Whether it is your first book or your fifth, publishing a book is a huge achievement. As an author, it is important to understand and review your publishing contract before signing any deals with the publisher. A publishing contract includes key terms, such as royalty payments and the rights the publisher has to use your book. This article explains some key terms and outlines other important considerations.
Vanity Publishing Contract
You should be aware of vanity publishers, also known as subsidy publishers or vanity press. These publishers charge you a fee or co-payment to publish your book, regardless of whether the book sells or not. The fees are similar to the costs of self-publishing or printing. You can often spot these types of publishers as they respond very quickly with an offer to publish your work. Be wary of any publishing agreements where they require you to pay a fee or co-payment.
Delivery Clause and Publication Deadline
When you receive a copy of your publishing agreement, you should check whether it includes a delivery clause. The clause will set out the date of when you need to deliver a final copy to the publisher. You should ensure that the publishing contract includes both the delivery clause and a publication deadline. Doing so ensures that both you and the publisher are aware of essential dates. Take note of any additional requirements in the delivery clause that you may need to comply with or negotiate.
Alterations to Your Work
After spending so much time on your work, it is important to ensure that the publisher cannot vary your work without your approval. Most publishing contracts will include a clause which strictly requires your approval before the publisher can make any amendments. If your publishing contract does not include such a clause, you should consider negotiating with your publisher.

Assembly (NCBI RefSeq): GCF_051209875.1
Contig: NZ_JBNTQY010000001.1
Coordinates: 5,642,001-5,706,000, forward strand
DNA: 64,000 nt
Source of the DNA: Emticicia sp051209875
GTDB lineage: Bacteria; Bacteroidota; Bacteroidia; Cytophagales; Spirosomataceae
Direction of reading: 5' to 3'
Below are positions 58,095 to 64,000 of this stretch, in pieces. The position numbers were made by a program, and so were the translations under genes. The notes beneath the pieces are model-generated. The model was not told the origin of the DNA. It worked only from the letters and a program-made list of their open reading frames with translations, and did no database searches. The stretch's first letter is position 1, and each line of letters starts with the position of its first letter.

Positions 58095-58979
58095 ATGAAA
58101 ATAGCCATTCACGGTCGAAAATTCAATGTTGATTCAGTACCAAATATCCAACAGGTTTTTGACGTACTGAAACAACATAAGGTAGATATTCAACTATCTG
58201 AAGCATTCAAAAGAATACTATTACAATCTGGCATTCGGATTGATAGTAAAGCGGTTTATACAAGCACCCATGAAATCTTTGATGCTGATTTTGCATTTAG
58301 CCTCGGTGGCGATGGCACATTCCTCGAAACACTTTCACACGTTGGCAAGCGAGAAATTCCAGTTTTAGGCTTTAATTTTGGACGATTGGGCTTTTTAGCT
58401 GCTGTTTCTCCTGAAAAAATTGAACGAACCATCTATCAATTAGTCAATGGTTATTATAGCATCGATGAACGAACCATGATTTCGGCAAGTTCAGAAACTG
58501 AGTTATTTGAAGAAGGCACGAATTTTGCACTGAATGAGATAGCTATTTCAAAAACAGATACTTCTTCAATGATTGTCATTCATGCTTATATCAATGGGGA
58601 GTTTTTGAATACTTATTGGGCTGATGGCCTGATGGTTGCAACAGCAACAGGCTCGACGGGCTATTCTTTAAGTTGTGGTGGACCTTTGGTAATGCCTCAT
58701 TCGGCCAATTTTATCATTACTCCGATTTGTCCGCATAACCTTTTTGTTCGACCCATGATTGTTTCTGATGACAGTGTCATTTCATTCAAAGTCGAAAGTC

Your contract should include clauses about how your royalties will be paid and at what rate. You may even be able to negotiate rising royalties depending on the number of sales. Industry standards are:
- print: 10% of the recommended retail price;
- e-book (released in print first): 25% of the net receipts;
- e-book (released as an e-book first): 40% to 50% of net royalties.
The percentage can vary depending on how established you are and whether you are planning on selling your book in print, as an e-book or both.
The marketing clause will cover the presentation of your book in terms of images, the title, and cover design. It will also include the sales process and marketing strategy to promote your book. Typically, the publisher will ask for your opinion on book covers and see if you have any ideas. If you wish to have a greater input in collaborating with the publisher to find the right design for your book, you should negotiate with the publisher before signing the publishing contract.
Most industry standard contracts allow you to keep all rights to any audio, media and merchandise. However, it is important to check whether your publishing contract allows you to retain subsidiary rights or whether your publisher owns the rights. If your contract gives the publisher film and merchandising rights, you will usually receive around 80% of the net sale receipts. While you can always negotiate audio or film rights at a later stage (especially if your book becomes successful), it is best to negotiate at the outset.
It is always a good idea to include a dispute resolution clause in your contract. Doing so establishes the steps that you and the publisher should take in the event of a misunderstanding or disagreement. The process will also set out who is the ultimate decision maker and what type of dispute resolution (e.g. mediation) is appropriate.
Before signing a publishing contract, you should carefully look at the clauses and understand exactly what they mean. If certain clauses do not reflect your interests and publishing goals, you should negotiate the clause with your publisher.
If you have any questions or need assistance with reviewing and negotiating your publishing contract, get in touch with one of LegalVision’s contract lawyers on 1300 544 755 or fill out the form on this page.
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